All four of the components increased over the month. The Convention MCAI posted the largest increase at 3.1 percent and the Jumbo rose 1.9 percent. The Conforming index increased by 1.8 percent and the Government index which gauges FHA, VA, and USDA loan programs was up 0.9 percent.
Fratantoni said that since the announcement of the new GSE programs in December roughly 40 percent of investors have begun to offer versions of the Fannie Mae loan which became available immediately and Freddie Mac's which will be effective in March. "The conventional mortgage credit availability index increased three percent over the month as a result. Although the FHA MIP reductions went into effect January 26th, this initiative will be less likely to impact the MCAI, as it impacts pricing rather than availability of government credit.
All four component indexes are constructed using the same methodology as the Total MCAI and have the same base levels, March 2012=100.
Mortgage activity showed no signs of settling down from its rather wild and wooly behavior since the first of the year. Data from the Mortgage Bankers Association (MBA) was all over the place during the week ended January 30, apparently because of the new lower annual rates for FHA loans that went into effect during the week. Shares of applications shifted toward FHA loans and the outliers were in the non-adjusted data.
The MBA's seasonally adjusted Market Composite Index, a measure of mortgage application volume, increased a slight 1.3 percent during the week ended January 30. However, on an unadjusted basis that index was 15 percent higher than the week before.
Refinancing, which had been the primary driver of earlier index swings rose 3 percent compared to the week ended January 23.
Refinance Index vs 30 Yr Fixed
The seasonally adjusted Purchase Index was actually down, losing 2 percent but the unadjusted Purchase Index increased 16 percent week-over-week and was 3 percent higher than during the same week in 2014.
Purchase Index vs 30 Yr Fixed
Lynn Fisher, MBA's Vice President of Research and Economics said, "Following several weeks of already elevated refinance activity due to falling interest rates, FHA refinance applications increased 76.5 percent in response to a reduction in annual mortgage insurance premiums which took effect January 26. Conventional refinance volume was up only 0.5 percent for the week while VA refinance volume was down 24.3 percent. FHA purchase applications were also up 12.4 percent over the week prior, despite a decrease in purchase applications in the rest of the market."
The refinance share of mortgage activity decreased to 71 percent of total applications from 72 percent the previous week while the FHA share, buoyed by premium decreases, increased to 13.1 percent from 9.1 percent. The VA share mortgage applications decreased to 8.5 percent this week from 10.7 percent last week and USDA guaranteed mortgages lost 1 basis point to a 0.6 percent share.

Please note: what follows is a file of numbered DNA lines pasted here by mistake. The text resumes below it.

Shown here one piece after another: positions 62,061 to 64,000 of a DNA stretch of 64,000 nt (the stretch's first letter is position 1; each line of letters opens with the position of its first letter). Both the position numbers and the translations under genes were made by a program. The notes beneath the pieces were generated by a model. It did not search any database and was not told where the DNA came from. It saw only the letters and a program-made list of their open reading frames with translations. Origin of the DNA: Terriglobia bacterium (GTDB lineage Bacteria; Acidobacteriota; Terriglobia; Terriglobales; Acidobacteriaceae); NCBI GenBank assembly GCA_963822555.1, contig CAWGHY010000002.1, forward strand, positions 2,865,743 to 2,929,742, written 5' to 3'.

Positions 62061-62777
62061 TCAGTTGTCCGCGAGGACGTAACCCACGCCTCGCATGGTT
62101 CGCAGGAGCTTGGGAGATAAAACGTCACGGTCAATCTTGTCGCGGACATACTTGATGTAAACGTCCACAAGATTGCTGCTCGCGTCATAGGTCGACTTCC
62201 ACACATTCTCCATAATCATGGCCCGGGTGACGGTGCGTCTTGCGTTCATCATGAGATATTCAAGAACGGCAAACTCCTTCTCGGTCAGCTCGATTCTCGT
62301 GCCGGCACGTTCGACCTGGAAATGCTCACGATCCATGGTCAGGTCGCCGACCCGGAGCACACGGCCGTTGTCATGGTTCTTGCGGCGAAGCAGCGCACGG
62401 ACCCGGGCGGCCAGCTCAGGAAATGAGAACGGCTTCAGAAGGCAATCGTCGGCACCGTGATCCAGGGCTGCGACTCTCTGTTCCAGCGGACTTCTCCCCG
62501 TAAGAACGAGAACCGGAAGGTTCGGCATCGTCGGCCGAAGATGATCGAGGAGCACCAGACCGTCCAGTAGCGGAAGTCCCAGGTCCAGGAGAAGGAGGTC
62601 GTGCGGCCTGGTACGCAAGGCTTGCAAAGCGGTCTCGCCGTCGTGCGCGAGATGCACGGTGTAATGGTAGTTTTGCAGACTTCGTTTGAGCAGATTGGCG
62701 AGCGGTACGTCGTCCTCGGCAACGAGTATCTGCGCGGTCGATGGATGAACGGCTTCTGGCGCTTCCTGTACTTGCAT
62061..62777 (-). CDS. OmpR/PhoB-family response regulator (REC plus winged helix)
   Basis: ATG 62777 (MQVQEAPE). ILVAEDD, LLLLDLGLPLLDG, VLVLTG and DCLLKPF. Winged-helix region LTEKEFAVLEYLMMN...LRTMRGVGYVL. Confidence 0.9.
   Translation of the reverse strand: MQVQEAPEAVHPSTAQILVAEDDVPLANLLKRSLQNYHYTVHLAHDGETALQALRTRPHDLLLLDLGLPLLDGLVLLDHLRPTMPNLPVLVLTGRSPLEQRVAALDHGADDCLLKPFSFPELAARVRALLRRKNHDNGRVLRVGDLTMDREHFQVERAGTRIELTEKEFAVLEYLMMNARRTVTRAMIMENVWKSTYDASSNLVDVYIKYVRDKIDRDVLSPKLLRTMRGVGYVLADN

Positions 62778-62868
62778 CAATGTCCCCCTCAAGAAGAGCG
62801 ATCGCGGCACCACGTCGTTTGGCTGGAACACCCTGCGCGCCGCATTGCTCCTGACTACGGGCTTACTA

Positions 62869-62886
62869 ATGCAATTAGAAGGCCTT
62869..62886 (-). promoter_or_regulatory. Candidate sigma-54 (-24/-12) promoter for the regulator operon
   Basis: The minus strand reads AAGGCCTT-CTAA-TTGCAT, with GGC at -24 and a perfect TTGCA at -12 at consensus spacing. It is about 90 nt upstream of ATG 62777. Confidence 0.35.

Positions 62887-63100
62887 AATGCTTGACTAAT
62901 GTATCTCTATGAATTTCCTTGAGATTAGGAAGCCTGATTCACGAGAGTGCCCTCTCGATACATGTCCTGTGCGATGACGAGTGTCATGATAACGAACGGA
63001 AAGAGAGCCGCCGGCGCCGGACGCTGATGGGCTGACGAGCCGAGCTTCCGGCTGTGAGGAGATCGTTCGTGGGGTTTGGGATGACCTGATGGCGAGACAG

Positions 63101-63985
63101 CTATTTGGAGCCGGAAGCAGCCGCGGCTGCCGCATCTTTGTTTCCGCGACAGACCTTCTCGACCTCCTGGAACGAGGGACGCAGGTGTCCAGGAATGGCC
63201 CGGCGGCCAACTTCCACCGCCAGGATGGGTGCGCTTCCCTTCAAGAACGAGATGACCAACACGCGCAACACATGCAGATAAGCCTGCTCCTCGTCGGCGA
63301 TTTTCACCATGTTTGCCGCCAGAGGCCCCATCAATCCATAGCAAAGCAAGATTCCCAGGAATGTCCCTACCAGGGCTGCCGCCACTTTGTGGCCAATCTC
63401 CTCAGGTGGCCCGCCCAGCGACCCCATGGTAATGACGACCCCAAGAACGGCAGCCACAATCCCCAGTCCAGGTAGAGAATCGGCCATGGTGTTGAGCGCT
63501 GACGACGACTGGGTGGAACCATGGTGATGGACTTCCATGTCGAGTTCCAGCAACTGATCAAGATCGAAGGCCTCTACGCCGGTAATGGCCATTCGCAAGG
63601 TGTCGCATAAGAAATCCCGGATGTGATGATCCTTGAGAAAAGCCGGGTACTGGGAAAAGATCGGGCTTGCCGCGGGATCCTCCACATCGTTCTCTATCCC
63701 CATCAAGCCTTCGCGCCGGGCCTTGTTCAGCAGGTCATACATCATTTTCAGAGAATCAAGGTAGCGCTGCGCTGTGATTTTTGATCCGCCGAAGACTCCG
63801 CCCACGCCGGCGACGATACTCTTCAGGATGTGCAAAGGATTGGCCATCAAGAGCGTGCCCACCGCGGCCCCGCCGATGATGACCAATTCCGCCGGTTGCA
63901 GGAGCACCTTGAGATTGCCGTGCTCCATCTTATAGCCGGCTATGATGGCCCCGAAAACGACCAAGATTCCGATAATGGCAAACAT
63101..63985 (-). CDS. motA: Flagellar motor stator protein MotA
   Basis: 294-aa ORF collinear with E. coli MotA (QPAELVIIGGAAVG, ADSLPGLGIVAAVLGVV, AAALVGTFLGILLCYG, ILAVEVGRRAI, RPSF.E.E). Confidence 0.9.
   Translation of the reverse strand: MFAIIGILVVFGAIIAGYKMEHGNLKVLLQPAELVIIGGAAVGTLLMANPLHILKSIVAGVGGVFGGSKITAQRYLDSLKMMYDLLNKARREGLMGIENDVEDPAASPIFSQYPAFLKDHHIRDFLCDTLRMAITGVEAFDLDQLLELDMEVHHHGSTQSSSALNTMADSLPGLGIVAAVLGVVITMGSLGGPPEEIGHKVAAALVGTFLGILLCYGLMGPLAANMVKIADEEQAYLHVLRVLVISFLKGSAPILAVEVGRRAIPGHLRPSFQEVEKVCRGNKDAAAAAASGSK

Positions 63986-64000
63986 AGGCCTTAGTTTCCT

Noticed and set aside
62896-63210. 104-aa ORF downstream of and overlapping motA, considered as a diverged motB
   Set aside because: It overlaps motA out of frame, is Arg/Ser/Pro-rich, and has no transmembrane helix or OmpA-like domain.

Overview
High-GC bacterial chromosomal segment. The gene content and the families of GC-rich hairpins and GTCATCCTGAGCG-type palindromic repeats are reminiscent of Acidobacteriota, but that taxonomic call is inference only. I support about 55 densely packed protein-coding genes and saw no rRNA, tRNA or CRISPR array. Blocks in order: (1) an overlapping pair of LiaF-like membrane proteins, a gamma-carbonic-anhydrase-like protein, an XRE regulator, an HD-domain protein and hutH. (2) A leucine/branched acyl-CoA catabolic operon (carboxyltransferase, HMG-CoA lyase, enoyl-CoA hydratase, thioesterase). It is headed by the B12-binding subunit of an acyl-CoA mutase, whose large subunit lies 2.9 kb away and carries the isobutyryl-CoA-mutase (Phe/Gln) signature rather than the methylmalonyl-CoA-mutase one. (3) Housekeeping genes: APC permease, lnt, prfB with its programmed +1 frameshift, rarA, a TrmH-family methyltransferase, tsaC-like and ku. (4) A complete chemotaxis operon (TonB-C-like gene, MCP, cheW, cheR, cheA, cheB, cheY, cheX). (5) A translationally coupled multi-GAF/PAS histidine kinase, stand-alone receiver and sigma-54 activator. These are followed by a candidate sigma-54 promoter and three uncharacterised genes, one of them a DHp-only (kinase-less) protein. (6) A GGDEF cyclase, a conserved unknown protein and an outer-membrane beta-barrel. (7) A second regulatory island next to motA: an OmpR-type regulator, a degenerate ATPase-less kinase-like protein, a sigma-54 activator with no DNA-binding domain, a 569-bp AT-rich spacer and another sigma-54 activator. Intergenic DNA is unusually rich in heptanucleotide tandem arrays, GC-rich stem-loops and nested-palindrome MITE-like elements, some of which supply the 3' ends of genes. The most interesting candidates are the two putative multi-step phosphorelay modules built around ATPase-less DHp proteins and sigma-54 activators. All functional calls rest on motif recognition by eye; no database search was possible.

"Both FHA and VA rates have essentially been pushed against the lower bound of 3.25% and haven't had the same sort of relative improvement as conventional rates," notes Mortgage News Daily's Matt Graham. "FHA was able to benefit from the MIP changes but VA, of course, was not."
Although the activity was more subdued on the interest rate front, those too were a bit mixed with two products reaching recent lows and another rising slightly. The 30-year fixed-rate mortgage (FRM) with conforming balances of $417,000 or less was at its lowest level since May 2013 at 3.79 percent with 0.19 point, and with a lower effective rate. The rate had been 3.83 percent with 0.26 point the previous week.
The average contract interest rate for jumbo 30-year FRM (balances greater than $417,000) was also back to May 2013 levels, falling by 5 basis points to 3.82 percent. Points decreased to 0.22 from 0.33 and the effective rate decreased from the previous week.
The average contract interest rate for 30-year fixed-rate mortgages backed by the FHA decreased to 3.69 percent from 3.71 percent, with points remaining unchanged at 0.07. The effective rate also decreased.
Fifteen-year FRM had an average contract rate of 3.14 percent, down 1 basis point from the previous week while points increased to 0.31 from 0.28. The effective rate was unchanged.
The rate for 5/1 adjustable rate mortgages (ARMs) increased to 3.03 percent from 2.96 percent, with points decreasing to 0.39 from 0.42 and the effective rate rose. The ARM share of application activity decreased to 5.3 percent of total applications from 5.7 percent the week before.
Data on applications and rates is gathered by MBA from its Weekly Mortgage Application Survey which has been conducted since 1990 and covers over 75 percent of all U.S. retail residential mortgage applications. Respondents include mortgage bankers, commercial banks and thrifts. Base period and value for all indexes is March 16, 1990=100.and interest rates assume a mortgage with an 80 percent loan to value ration and points that include the origination fee.